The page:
“We will not rest until we have all illegal firearms and weapons off our streets and all the people involved in these crimes are found, locked up and put before a court.”

As a result, 555 offenders were arrested with 908 charges laid.

In addition, more than 23,000 random breath tests were conducted with 107 people charged with drink-driving.

NSW Police periodically conduct such blitzes, the latest coinciding with an increased focus on gun-related crime following months of tit-for-tat shootings.

Last week, raids on properties connected to known members of outlaw motorcycle gangs prompted claims of a PR exercise, which were rejected by Assistant Commissioner Mal Lanyon.



An Australian mother has been convicted in Canada of the manslaughter of her two young sons after their bodies were found floating in a bathtub.

An Alberta judge found Allyson McConnell, 33, formerly from Gosford on the NSW Central Coast, not guilty of the more serious second degree murder charges.

Justice Michelle Crichton ruled there was reasonable doubt McConnell was able to form the intent to murder 10-month-old Jayden and two-year-old Connor by drowning them in a bathtub in the family’s Millet, Alberta, home on February 1, 2010.

After an emotional two-week trial in Wetaskiwin, Justice Crichton took a month to come to Friday’s verdict.

McConnell, who has made repeated suicide attempts and has been held in the psychiatric ward at an Alberta hospital, will be sentenced on May 9.

In 2006, McConnell worked at a Canadian ski resort and met local man Curtis McConnell.

They wed in 2007, had Jayden and Connor, but in 2009 the marriage was heading for divorce and a judge prevented McConnell from taking her sons to Australia.

Mr McConnell, who found his deceased sons in the bathtub, has filed a $C940,000 ($A913,500) civil suit against his former wife.

McConnell admitted drowning her sons, but her legal team argued she did not form the intent to kill them.

Forensic computer analyst Dwayne Pilling told the court internet searches found on McConnell’s computer included ‘‘How long does it take to drown?’’, ‘‘How long does it take to die from strangulation?’’, ‘‘electrocution by hair dryer in bathtub’’ and ‘‘How long can you go without food and water?’’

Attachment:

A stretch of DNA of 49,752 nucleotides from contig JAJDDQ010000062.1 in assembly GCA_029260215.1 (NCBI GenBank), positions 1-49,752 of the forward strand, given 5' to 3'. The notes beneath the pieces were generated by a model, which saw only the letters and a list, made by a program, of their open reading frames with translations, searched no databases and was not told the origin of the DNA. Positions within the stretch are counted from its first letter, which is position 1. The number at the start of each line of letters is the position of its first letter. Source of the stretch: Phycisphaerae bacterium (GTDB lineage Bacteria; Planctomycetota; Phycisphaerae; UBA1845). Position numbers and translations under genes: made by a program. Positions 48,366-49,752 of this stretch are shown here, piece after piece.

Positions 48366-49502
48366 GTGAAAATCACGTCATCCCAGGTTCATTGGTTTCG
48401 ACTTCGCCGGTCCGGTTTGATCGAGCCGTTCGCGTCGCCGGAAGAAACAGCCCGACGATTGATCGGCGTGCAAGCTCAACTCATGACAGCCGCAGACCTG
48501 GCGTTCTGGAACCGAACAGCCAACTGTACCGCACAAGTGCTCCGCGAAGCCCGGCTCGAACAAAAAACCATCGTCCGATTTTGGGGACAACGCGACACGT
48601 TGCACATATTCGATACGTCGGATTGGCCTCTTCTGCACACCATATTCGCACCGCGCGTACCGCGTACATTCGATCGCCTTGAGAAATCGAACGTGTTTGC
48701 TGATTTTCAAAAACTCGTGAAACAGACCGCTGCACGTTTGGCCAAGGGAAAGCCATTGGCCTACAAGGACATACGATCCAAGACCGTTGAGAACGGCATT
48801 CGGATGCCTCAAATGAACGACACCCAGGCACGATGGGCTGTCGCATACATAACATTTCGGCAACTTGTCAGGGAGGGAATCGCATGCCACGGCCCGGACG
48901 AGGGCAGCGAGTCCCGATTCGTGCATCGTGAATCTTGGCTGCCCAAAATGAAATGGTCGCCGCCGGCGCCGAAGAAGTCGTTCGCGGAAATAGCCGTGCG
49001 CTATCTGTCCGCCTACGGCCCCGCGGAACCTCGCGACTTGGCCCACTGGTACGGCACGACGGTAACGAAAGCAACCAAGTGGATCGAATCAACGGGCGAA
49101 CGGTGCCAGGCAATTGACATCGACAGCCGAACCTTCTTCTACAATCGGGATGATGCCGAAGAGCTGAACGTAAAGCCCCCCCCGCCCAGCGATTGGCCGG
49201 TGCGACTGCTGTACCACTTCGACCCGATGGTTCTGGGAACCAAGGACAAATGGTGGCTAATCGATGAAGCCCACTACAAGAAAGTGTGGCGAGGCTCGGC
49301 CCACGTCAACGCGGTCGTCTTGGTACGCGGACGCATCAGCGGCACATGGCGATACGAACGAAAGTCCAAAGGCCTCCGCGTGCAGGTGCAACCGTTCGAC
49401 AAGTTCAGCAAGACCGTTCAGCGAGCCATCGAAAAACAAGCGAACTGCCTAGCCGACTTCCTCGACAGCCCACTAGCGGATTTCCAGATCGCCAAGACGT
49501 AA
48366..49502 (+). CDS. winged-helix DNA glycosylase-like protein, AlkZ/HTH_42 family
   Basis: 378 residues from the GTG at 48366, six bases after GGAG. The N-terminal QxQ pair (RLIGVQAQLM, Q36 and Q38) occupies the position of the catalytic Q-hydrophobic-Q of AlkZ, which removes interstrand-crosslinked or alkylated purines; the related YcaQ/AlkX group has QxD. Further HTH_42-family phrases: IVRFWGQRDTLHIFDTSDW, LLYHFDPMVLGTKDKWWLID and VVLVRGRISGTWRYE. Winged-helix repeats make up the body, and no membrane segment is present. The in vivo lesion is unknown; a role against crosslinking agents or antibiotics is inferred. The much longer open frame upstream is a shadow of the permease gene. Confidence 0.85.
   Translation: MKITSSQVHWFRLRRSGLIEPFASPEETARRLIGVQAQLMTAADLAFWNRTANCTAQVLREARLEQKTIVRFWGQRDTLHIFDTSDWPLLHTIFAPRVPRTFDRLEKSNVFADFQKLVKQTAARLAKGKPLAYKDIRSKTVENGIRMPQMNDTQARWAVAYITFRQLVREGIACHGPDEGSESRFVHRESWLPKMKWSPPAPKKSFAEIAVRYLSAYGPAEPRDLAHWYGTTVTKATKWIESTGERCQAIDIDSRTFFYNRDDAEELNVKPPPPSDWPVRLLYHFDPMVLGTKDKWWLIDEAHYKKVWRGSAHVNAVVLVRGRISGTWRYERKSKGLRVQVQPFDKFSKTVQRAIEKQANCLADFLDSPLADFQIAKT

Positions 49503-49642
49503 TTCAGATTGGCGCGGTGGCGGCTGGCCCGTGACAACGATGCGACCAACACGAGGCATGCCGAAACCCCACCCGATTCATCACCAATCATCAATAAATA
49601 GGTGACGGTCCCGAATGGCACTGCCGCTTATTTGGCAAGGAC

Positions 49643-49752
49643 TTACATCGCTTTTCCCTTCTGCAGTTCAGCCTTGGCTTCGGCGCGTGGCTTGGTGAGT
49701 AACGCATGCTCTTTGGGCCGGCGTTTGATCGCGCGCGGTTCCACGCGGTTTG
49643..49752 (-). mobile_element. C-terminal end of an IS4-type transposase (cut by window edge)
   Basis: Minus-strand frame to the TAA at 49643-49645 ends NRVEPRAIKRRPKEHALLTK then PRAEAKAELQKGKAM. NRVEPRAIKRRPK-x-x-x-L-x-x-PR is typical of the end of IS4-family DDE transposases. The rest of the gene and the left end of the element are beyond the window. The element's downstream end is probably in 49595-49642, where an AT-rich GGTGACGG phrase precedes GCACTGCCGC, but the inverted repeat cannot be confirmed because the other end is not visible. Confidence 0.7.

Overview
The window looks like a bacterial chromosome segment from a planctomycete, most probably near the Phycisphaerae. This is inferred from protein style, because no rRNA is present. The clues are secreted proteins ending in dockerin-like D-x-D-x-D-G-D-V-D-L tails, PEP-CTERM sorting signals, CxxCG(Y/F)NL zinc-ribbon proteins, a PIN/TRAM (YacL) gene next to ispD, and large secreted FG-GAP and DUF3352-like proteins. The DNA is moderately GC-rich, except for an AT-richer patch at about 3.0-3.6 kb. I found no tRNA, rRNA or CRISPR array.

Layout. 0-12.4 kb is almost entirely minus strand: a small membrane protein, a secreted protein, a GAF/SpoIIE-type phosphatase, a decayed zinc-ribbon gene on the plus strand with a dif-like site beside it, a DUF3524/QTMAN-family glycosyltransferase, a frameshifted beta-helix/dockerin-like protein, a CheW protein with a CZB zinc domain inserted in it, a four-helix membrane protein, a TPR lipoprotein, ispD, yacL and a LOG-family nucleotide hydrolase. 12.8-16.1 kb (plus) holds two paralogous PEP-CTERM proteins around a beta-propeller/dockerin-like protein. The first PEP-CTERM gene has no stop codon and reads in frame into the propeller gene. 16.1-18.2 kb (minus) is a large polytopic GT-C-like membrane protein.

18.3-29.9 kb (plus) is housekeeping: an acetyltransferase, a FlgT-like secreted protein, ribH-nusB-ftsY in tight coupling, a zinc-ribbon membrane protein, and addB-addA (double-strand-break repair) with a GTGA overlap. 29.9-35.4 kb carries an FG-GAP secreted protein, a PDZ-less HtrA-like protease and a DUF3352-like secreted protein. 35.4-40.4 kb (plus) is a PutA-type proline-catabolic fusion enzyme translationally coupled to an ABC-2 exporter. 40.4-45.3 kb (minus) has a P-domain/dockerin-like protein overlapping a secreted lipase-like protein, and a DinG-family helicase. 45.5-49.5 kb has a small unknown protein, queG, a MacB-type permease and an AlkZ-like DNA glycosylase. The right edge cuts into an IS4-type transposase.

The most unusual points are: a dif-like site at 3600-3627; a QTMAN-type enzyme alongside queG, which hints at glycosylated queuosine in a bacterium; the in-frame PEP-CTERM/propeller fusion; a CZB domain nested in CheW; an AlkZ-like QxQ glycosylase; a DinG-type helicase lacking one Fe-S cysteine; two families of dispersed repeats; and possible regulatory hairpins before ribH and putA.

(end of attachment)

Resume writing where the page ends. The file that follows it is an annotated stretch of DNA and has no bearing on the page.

After drowning her sons, McConnell drove to a Toys R Us store, then walked to a nearby hotel, ordered lunch, became emotional and went to a freeway overpass and jumped off onto traffic below, the court heard.

Editor-It’s a sick, sick world when you  get off a murder charge if you can substantiate you were drug  f…cked at the time. a bullet in the head is just too good and kind for these people.

Are there feelings for the persons who were killed?


Teen and boy shot by police in car chase

Police shot a boy and a young man at Potts Point in Sydney’s east this morning after the car they were in drove on to the footpath to escape pursuing officers.

Police said a 14-year-old driver and his 18-year-old front-seat passenger were taken to hospital with gunshot injuries after officers fired shots at their car, which was driven on to the footpath of Darlinghurst Road shortly after 4am.

The 14-year-old was shot once in the chest and once in the arm, and the 18-year-old was shot once in the neck, police said. It is reported that the young offenders were aboriginals.

Witnesses reported that the Honda Civic sedan, which was later confirmed stolen, entered heavy pedestrian traffic along the footpath and hit a woman, 29, who was taken to hospital with chest injuries. Police said the woman was pinned under the car.

Police said four other males, aged between 13 and 24, were in the back seat of the car at the time. They were uninjured and are being interviewed.

The injured are being treated at St Vincent’s Hospital. The boy is in a serious but stable condition, while his passenger’s injuries are not life-threatening. The condition of the woman is not known.

Assistant Commissioner Mark Murdoch said: “People literally jumped for their lives.

“Police pursued that vehicle on the footpath by foot, they attempted to stop the vehicle.

“That vehicle struck a female pedestrian. That female pedestrian was pushed under the front of the vehicle. In an attempt to protect that person they [police] discharged a number of shots into the vehicle.

“Whether that decision turned out to be the right decision is a matter for the critical investigation team … My advice is that the police has little other option.”